But he said all the right stuff, and he was not George Bush.
So what is it about Trump that indicates his inability to effectively lead a nation in distress? How is it that the backgrounds of other candidates qualify as adequate? Hillary has experience in the Senate, and has worldly exposure as the Secretary of State. But she has no business or financial background, other than amazingly accumulating nearly 100 million dollars since leaving the White House, while working primarily as a public official. Actually, that is nothing short of miraculous!
Kasich suggests only he is qualified, because he has been in national political office most of his life! He has balanced budgets, born legislation, and wolfed down massive varieties of ethnic food during his travels. Cruz is a former Deputy Attorney General and an active third year Congressman for Texas, while Bernie has 34 years of elective office from Mayor, Governor and now Representative. By that measure, he is by far the most 'qualified ' candidate of them all! His solution? Make America like Cuba!
Trump, on the other hand has built an International business empire. He owns and operates some of the world's most premium resort and business properties. He has interests on several continents, and has negotiated contracts with all variety of governments and cultures. He has interests in multiple industries from food, travel, sports, entertainment and publishing, and is considered a genius in branding. He has operated his companies with thousands of employees, primarily in the multicultural and politically diverse milieu of New York. He has successfully navigated every extreme form of political regimes known to America, from Dinkins to Bloomberg, Cuomo to Giuliani to Pitaki to de Blasio, Trump has thrived.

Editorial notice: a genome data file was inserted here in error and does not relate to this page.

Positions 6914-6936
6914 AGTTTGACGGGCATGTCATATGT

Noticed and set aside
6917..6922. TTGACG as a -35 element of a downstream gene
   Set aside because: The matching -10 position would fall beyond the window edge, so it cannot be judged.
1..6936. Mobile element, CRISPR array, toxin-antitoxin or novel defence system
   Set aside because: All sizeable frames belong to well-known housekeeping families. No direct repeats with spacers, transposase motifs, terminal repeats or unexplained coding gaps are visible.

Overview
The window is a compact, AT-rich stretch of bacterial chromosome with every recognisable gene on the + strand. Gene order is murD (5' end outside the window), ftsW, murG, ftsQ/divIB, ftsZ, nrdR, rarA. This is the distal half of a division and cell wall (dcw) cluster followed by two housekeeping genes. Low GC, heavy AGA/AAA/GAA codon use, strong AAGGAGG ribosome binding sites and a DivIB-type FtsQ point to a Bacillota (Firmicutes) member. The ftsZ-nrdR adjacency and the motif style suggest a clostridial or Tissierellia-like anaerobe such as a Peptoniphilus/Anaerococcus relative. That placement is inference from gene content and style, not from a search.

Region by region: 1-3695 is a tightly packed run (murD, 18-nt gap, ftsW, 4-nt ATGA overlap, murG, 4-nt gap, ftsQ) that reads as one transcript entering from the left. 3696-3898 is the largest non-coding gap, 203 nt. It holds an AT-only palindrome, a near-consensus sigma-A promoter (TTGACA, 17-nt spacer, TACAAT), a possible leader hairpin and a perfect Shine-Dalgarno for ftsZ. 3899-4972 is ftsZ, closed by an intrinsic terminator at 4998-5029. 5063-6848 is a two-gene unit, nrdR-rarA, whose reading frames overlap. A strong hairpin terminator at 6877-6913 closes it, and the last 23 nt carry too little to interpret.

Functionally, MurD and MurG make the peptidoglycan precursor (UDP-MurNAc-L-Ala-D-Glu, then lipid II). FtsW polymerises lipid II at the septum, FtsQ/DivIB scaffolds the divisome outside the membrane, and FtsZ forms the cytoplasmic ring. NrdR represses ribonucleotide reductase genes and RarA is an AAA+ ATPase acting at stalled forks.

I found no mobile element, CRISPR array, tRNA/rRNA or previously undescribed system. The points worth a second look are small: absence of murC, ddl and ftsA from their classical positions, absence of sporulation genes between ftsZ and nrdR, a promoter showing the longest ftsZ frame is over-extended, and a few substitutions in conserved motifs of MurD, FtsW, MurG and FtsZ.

So along comes critics, George Will for example, who says the idea that an outsider should even consider running for the penultimate public office, would ruin the delicate balance of our representative style government, wreck our ability to lead the world, to preserve the peace and to provide security and an environment conducive to economic expansion and improved opportunity for everyone on the planet.
The question is, if that were true, why are so many people so anxious to see Trump succeed at 'Making America Great Again?' Trump is telling anyone who will listen that our leaders are not doing their job. That in fact, they are incompetent and dangerous. Sometimes, within a family, the hardest thing one member can do, is to tell another member that their behaviour is out of line.
Trump is recommending an intervention, and the career politicians, the embedded establishment of autocrats in Washington, don't want to hear it.